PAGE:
National home values record largest rise in 18 months

Following months of decline categorising the back end of 2022 and the start of 2023, Australian home values have recorded their strongest monthly growth since November 2021, according to CoreLogic.

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The research firm’s Home Value Index (HVI) for May found national house prices jumped 1.2 per cent during the fifth month of the year, highlighting a further acceleration of Australia’s housing market recovery. This performance marks the third consecutive month the HVI has risen.

Leading the recovery charge is the NSW capital, Sydney, where prices lifted 1.8 per cent during May, the city’s highest monthly gain since September 2021. After passing through its market trough in January, home values in the harbour city have risen 4.8 per cent, the equivalent of a $48,390 price lift.

Home value increases exceeding 1 per cent weren’t exclusive to Sydney, with Brisbane (1.4 per cent) and Perth (1.3 per cent) joining the club, while values also ticked upwards in Melbourne (0.9 per cent), Adelaide (0.9 per cent), Hobart (0.5 per cent), Darwin (0.4 per cent) and Canberra (0.4 per cent).

CoreLogic research director Tim Lawless explained lifting national home values coincides with consistently dwindling stock levels, with advertised listings trending lower throughout May.

“Inventory levels are 15.3 per cent lower than they were at the same time last year and 24.4 per cent below the previous five-year average for this time of year,” he said.

More broadly speaking, he revealed the “last time Australian capital city stock levels were this low, at this time of the year, was in 2007. This was also a period of rapid overseas migration and rising housing values.”

Such short supply of stock has increased competition among buyers, with Mr Lawless outlining that “there’s an element of FOMO creeping into the market”.

In line with increased competition within the market, national auction clearance rates have surged into winter, having held at 70 per cent or above for the past three weeks.

On the private treaty sales front, Mr Lawless noted, “homes are selling faster and with less vendor discounting”.

Home value growth hasn’t been isolated in Australia’s metropolitan pockets, with the nation’s regional markets recording a combined HVI increase of 0.5 per cent during May, following rises in both March and April.

Values climbed highest in regional parts of South Australia (0.9 per cent), Queensland (0.8 per cent), Tasmania (0.7 per cent), Western Australia (0.5 per cent), and NSW (0.5 per cent), while they went the opposite direction in regional Victoria, dropping 0.5 per cent throughout the month.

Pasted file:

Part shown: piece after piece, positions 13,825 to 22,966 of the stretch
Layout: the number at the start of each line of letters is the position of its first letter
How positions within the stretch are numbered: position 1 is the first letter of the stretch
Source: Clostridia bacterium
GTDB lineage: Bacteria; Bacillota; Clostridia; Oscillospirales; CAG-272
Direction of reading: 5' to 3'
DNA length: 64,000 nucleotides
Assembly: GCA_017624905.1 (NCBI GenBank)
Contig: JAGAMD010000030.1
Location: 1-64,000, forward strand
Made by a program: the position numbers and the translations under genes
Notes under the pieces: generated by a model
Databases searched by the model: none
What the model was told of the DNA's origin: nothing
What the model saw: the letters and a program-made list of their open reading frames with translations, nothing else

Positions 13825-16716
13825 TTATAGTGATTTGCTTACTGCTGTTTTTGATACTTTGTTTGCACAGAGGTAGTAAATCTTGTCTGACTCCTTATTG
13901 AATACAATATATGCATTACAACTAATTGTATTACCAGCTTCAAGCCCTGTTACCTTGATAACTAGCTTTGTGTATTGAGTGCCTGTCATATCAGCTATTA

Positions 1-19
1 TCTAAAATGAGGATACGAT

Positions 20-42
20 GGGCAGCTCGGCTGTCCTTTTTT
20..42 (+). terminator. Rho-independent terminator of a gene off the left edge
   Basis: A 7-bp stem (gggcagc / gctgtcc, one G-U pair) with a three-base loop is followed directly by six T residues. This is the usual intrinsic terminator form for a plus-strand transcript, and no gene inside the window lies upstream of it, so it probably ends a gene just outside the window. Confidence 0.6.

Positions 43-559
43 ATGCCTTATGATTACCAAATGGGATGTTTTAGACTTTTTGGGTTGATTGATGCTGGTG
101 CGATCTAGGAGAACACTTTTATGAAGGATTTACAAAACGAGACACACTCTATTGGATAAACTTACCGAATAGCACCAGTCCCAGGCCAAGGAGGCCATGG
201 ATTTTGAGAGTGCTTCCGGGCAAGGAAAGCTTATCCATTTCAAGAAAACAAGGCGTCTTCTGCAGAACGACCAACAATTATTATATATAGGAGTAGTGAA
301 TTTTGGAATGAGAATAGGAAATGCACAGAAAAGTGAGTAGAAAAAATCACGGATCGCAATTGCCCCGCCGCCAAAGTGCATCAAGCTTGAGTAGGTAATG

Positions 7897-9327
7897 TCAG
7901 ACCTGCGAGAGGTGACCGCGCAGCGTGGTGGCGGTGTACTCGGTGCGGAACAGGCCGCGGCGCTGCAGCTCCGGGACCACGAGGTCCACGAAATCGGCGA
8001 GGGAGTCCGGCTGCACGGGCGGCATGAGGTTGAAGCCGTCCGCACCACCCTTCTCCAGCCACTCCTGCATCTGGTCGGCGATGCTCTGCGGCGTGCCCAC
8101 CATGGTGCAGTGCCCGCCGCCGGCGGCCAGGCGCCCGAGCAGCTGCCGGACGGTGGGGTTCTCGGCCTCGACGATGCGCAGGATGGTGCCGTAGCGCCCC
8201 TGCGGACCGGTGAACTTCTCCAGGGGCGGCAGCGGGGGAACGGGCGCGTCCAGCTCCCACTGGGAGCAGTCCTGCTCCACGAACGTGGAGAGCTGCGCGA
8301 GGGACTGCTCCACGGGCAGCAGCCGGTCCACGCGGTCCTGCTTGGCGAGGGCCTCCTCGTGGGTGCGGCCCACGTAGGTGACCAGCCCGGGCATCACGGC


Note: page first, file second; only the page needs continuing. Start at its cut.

While these rises may spell positive news for regional Australian investors, Mr Lawless warned that capital city HVI increases have occurred at more than triple the pace of regional Australia.

Despite regional advertised housing supply remaining tight, Mr Lawless revealed the growth disparity is being driven by reduced net overseas migration into Australia’s regions.

“Australian Bureau of Statistics (ABS) data points to around 15 per cent of Australia’s net overseas migration being centred in the regions each year,” he said.

“Additionally, a slowdown in internal migration rates across the regions has helped to ease the demand-side pressures on housing.”

As for the specific market sector leading the nation’s recovery charge, home values across Sydney’s premium housing market have climbed 5.6 per cent over the last three months, double the 2.6 per cent growth reported across the more affordable market sectors.

Despite this, Mr Lawless explained, “buyers targeting the premium sector of the market are still buying at well below peak price”, as dwelling values across Sydney’s upper quartile concluded May 11.8 per cent below their January 2022 peak.

Mr Lawless concluded that the “disconnect between available supply and housing demand is a central factor placing renewed upwards pressure on housing values”.

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